UCSF Opinion: Adjuvant Therapy

I met with Dr. Moasser, a medical oncologist specializing in Her2 breast cancer, at UCSF Medical Center yesterday.  He gave me a short physical exam, reviewed my mammogram, MRI, surgical, and pathological records with me and then issued his opinion.  Despite the positive factors (clear nodes, small invasive component), he recommends a combination of Herceptin + chemotherapy [b] due to the aggressive nature of Her2.  He offered 3 different regimens:

1)  ACTH —  Adriamycin and Carboplatin followed by Taxotere and one year of Herceptin (higher likelihood of heart toxicity side effect)

2)  TCH —  Taxotere and Carboplatin with one year of Herceptin (lower angiotoxicity regimen than #1)

3)  Taxol/Herceptin —  Lower toxicity than both #1 and #2, becoming more popular for lower recurrence risk cases.

He said there is a roughly 15% recurrence risk for my case with no chemo or Herceptin, based on the MD Anderson study [2] of recurrence risks for node-negative, <1cm tumors; that research found a significantly higher rate of recurrence of Her2+ breast cancer, compared with otherwise similar Her2- cases.  Looking back at my notes for that publication from a couple of weeks ago, I think the 15% figure included all invasive tumors up to 1cm in size, thus both T1a and T1b tumors.  Keep in mind the T1b (>0.5 cm, <1.0cm) are generally associated with higher risks of recurrence when compared with T1a (<0.5cm).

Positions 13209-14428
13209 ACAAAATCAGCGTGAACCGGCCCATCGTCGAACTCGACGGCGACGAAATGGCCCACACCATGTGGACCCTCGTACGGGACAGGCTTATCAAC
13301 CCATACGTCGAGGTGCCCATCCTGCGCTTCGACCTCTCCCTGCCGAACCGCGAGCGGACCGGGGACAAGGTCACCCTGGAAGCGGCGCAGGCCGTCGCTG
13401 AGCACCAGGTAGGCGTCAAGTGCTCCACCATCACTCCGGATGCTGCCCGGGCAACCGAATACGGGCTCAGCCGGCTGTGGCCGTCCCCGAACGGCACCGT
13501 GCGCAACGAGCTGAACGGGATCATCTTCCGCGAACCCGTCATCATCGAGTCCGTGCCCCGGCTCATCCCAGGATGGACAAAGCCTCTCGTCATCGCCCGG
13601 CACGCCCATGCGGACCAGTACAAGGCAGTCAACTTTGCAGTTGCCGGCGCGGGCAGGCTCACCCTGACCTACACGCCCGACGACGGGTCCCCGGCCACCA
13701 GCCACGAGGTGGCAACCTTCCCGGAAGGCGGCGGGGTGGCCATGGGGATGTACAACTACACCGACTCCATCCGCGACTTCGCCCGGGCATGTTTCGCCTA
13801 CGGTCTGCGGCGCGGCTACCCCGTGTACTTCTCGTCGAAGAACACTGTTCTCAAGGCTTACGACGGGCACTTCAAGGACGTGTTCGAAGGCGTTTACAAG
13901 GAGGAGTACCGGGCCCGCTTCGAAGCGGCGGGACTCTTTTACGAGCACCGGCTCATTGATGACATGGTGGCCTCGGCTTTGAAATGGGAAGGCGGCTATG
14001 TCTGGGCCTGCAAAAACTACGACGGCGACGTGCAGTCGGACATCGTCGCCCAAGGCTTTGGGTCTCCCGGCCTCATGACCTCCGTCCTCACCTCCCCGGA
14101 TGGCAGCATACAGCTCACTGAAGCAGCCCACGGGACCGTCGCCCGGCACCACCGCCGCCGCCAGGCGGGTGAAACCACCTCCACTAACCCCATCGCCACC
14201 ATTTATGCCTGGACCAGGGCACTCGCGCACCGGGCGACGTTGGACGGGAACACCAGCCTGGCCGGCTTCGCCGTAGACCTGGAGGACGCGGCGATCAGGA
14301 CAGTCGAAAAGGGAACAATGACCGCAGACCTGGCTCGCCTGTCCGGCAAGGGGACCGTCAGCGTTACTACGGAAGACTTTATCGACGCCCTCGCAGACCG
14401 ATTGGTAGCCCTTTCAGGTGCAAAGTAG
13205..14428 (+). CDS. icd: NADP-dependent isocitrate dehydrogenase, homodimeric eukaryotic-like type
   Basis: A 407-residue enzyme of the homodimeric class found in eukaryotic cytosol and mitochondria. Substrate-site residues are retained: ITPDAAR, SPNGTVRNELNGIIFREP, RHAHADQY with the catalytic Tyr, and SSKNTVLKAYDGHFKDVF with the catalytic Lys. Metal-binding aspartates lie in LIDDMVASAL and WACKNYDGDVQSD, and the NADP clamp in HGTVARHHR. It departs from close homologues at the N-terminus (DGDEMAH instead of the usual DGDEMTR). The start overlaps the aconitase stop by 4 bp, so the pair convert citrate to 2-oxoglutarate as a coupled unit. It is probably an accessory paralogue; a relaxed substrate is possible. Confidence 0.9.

Dr. Moasser postulated that with such an extensive DCIS lesion, it is very possible for more invasive components to have been missed by the pathologists, simply because it’s infeasible to exhaustively examine every cell in a sizeable sample divided into a finite number of slices.  These additional invasive components, furthermore, could be larger than the 0.3cm x 0.2cm tumor that was found, which would then put me at an even higher risk of recurrence.

In other news, Dr. Jeske said through email:  “They have resubmitted additional sections from your pathology specimen and these show no evidence of any invasive cancer. In addition, the entire specimen was reviewed by a second pathologist who concurs with the diagnosis.”

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